Monday, November 26, 2007

$1?0 per barrel oil?

A few years ago some analysts started suggesting that oil could reach $100/barrel. That prediction was greeted with a lot of pushback on Wall Street. Whether the pushback reflected objective analysis or wishful thinking is an interesting question. Some thought it was just hyperbole, others such as Morgan Stanley argued that fundamentals would cause prices to come back down. Their actual prediction was that "oil prices are likely to collapse". Which just leads to the conclusion that not all prognostications are created equal. But even if the best guess was that $100 would not happen, just given general trends in recent years, why was it so far from being conceivable.

Weekly analysis of the nation's oil markets is put out the Department of Energy. I really think the author(s?) of this should get some award. Nowhere else in the vast labyrinth of federal government statistics will you find anyone who has a sense of humor, except here. The archive of their weekly commentary is online here. That old commentary is worth a read if you are interested in gas prices. A couple weeks ago they explained oil prices all in terms of the college football Bowl Championship Series (BCS).... and it was just a few months ago in July that they asked "Will Crude Oil Prices Reach $80"? On Friday oil hit $99.16 per barrel.

But humor can't make the price go lower. The current version of their This Week in Petroleum points out that it takes "3 to 6 weeks for price changes in the crude oil market to completely filter through to prices at the retail pump". The last few weeks have seen some of the bigger increases in crude oil prices. Sooo...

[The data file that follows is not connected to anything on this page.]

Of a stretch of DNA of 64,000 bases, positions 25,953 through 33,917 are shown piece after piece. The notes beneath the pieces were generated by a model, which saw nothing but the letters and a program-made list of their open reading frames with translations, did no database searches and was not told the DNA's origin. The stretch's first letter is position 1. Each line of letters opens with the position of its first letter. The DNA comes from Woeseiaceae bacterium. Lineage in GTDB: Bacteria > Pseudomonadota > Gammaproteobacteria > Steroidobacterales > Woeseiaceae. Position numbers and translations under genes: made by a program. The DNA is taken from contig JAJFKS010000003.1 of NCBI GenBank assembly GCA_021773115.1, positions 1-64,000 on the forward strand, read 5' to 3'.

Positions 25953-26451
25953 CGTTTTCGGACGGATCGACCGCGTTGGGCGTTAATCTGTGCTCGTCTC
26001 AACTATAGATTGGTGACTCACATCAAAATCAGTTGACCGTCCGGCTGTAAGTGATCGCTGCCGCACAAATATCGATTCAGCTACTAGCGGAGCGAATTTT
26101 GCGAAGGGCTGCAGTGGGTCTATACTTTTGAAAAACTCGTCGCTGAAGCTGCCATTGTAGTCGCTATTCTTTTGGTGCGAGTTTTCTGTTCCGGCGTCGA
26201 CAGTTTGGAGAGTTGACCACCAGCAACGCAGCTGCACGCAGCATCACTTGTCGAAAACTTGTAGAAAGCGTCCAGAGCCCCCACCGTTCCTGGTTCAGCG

So maybe I should have put the question mark in the first digit of the title. No way you say, oil prices can't double... it's just not possible. Well, when you consider that between November of 1998 and last week oil prices hav increase from $10.86 to $99+, a 900+% increase... what's a marginal 100% thrown in there? I didn't say next week.

a Pittsburgh angle: for some useful crowdsourcing before the term was even invented see: http://www.pittsburghgasprices.com/

3 Comments:

Anonymous Frank said...

One thing I haven't seen a good explanation of is what effect, if any, the devaluation of the dollar has had to do with the price increase. It is important to know the why's of the price increase, and I'd be much more comfortable if I knew that prices have jumped due to a low dollar or inflation versus hitting peak oil production or something along those lines.

Tuesday, November 27, 2007 3:17:00 PM  
Blogger C. Briem said...

I think the answer to that is all tied up in what we call 'purchasing power parity' and what happens to non-dollar denominated demand when the dollar devalues. but the dollar has not devalued that much compared to the price of oil, it can only be a part of the story.. in the big picture, only a small bit.

Wednesday, November 28, 2007 4:42:00 PM  
Blogger Unknown said...


real money slots

Monday, December 10, 2018 8:29:00 PM  

Post a Comment

<< Home